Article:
So when one hears the term biblical theology thrown around in an academic setting, it means something vastly different from how Joe Evangelical might use it at his home group Bible study on Tuesday night, where he uses it to mean orthodox evangelical theology, theology that adheres to (1) and (2) in the first paragraph. Biblical scholars, on the other hand, use the term biblical theology, first of all, to differentiate it from systematic theology but, more importantly, to indicate that their ideas will take their cues from the thought patterns and narratives of Scripture, vetted of course by biblical scholars, and not from foreign philosophical systems (most notably, Platonism).

(I realize I’m painting in ridiculously large strokes here. Have mercy in the comment box.)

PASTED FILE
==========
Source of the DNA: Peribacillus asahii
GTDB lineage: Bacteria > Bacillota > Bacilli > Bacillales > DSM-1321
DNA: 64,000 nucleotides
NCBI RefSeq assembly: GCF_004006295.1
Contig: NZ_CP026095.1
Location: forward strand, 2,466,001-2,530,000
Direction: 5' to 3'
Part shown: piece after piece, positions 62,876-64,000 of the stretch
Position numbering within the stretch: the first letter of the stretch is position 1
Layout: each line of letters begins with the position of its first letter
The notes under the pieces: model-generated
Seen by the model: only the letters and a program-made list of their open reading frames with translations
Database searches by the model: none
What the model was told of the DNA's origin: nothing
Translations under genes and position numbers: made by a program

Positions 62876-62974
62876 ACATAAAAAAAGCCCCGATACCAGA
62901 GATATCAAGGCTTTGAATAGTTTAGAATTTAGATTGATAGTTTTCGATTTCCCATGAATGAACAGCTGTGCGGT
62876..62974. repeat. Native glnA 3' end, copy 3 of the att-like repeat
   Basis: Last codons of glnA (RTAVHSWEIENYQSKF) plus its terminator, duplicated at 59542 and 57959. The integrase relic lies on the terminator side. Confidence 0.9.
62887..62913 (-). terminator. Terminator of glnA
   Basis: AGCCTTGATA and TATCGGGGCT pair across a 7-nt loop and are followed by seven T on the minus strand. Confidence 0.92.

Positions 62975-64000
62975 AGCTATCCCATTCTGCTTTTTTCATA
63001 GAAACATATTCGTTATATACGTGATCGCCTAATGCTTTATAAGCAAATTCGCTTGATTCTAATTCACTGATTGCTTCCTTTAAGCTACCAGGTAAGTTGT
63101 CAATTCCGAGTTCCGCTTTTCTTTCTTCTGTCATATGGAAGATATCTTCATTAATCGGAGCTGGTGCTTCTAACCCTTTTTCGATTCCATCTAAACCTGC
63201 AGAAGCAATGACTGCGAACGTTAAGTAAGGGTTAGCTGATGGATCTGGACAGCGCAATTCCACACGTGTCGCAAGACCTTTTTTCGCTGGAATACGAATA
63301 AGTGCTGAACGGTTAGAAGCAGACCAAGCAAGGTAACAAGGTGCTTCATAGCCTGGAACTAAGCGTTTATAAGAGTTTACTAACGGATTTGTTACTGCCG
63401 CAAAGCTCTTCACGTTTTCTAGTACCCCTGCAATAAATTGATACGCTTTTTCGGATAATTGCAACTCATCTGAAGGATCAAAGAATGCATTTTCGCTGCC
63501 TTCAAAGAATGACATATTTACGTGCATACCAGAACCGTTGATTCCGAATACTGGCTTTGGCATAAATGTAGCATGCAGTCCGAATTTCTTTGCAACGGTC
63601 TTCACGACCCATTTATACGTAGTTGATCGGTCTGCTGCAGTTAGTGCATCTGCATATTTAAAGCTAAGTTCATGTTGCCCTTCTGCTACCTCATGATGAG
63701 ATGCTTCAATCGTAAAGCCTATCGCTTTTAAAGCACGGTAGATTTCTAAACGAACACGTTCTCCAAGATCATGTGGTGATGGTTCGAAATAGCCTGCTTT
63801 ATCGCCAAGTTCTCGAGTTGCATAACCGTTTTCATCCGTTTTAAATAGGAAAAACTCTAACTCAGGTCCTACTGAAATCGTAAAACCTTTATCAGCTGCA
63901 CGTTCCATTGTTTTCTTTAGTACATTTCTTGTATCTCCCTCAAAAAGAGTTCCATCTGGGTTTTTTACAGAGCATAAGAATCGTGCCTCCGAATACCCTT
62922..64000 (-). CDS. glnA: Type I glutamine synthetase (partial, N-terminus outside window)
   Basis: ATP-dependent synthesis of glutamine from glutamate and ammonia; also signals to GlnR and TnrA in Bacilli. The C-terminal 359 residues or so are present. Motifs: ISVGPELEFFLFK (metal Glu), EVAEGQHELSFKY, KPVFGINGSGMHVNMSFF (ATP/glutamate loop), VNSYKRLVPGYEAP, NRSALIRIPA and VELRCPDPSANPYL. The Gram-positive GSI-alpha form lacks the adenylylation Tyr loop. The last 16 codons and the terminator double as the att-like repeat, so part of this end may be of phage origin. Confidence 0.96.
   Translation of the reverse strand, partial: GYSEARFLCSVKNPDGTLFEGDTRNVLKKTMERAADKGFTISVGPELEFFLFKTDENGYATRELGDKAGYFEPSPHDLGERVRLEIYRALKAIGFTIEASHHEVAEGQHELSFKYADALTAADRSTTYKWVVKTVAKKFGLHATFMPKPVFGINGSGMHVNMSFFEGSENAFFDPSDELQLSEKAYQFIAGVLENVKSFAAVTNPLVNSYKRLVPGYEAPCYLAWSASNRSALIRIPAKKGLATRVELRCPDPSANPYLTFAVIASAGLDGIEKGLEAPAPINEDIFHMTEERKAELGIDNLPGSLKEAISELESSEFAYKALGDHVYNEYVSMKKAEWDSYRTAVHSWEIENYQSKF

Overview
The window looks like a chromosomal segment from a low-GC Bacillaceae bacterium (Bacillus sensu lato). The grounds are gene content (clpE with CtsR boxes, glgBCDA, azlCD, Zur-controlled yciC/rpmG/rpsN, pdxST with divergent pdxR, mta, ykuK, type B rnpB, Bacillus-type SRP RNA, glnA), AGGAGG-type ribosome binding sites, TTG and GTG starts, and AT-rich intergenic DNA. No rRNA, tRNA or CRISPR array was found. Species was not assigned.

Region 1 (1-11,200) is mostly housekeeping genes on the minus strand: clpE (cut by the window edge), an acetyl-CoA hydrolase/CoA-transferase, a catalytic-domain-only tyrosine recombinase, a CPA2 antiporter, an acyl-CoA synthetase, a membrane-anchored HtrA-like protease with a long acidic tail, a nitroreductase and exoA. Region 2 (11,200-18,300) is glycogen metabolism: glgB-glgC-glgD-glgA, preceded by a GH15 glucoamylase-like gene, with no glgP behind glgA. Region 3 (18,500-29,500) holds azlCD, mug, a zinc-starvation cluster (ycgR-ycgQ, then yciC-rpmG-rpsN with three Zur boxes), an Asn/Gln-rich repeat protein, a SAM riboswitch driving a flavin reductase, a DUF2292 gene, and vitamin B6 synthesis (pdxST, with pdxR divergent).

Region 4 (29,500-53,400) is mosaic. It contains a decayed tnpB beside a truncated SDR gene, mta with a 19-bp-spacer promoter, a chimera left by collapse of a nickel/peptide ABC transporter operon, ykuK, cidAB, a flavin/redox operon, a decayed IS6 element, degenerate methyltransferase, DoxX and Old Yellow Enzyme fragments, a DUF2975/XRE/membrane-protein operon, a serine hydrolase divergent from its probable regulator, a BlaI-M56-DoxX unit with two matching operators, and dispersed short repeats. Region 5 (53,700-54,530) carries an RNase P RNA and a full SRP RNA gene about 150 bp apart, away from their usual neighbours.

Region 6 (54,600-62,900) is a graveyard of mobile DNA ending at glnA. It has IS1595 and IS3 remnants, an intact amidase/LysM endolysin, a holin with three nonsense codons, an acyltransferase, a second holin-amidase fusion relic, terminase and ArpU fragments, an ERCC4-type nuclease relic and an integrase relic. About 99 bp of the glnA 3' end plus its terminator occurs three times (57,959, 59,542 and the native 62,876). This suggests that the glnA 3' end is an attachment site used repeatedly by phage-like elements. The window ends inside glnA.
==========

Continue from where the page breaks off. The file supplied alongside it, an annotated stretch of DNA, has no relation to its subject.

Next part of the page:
These two meanings create some odd dynamics in academic evangelical circles. For instance, when they start studying “theology,” evangelicals are immediately drawn, naturally enough, to biblical studies, thinking this is what it means to study theology and that to be “biblical” in the evangelical sense of the word is to enter the realm of biblical studies. How could studying theology ever be better than getting right down to the Bible!? But whereas evangelicals want to pursue “biblical studies” because of their confessional commitment to the validity and inspiration of Scripture, the discipline of biblical studies arose precisely as a liberation from just such theological commitments. One of the main things to get used to in studying theology in an academic setting is that the discipline of “theology” and the discipline of “biblical studies” are two almost completely different things. The evangelical retort will be, of course, that good theology must be biblical. It must draw directly from Scripture and in so doing tether itself to the truth. Of course, of course. I sincerely couldn’t agree more, but this retort is exactly what creates the little irony I’m exploring here. Reuniting the two is not as simple as John Stott and J.I. Packer—as much as I respect them both—would have us believe, and evangelicals usually operate under the notion that one equals the other. The two simply have vastly different assumptions about what it means to read the Bible. Of course, there are scholars on both ends of the spectrum who unite Scripture and theology, with varying results. Wayne Grudem is an evangelical systematic theologian who essentially compiles all the relevant portions of Scripture and applies them to the various Christian doctrines and then presents the synthesis as an unbreakable marble edifice of truth. His would be the prime example of the first type of “biblical” theology (i.e., biblical as Scriptural and thus orthodox). On the other side, two German systematic theologians, Hans Kung and Wolfhart Pannenberg, work very hard to incorporate the findings of biblical scholars into their work. Kung’s and Pannenberg’s attempts at “biblical” theology look much more like the second definition—biblical as an adherence to the findings of New and Old Testament scholars, regardless of their confessional stances. Despite these attempts, I haven’t found a satisfying answer to the rift between confessional, evangelical, orthodox readings of Scripture on one hand and the hard evidence of biblical criticism on the other. It is simply a problem to be worked on, and the solution will not be quick or simple.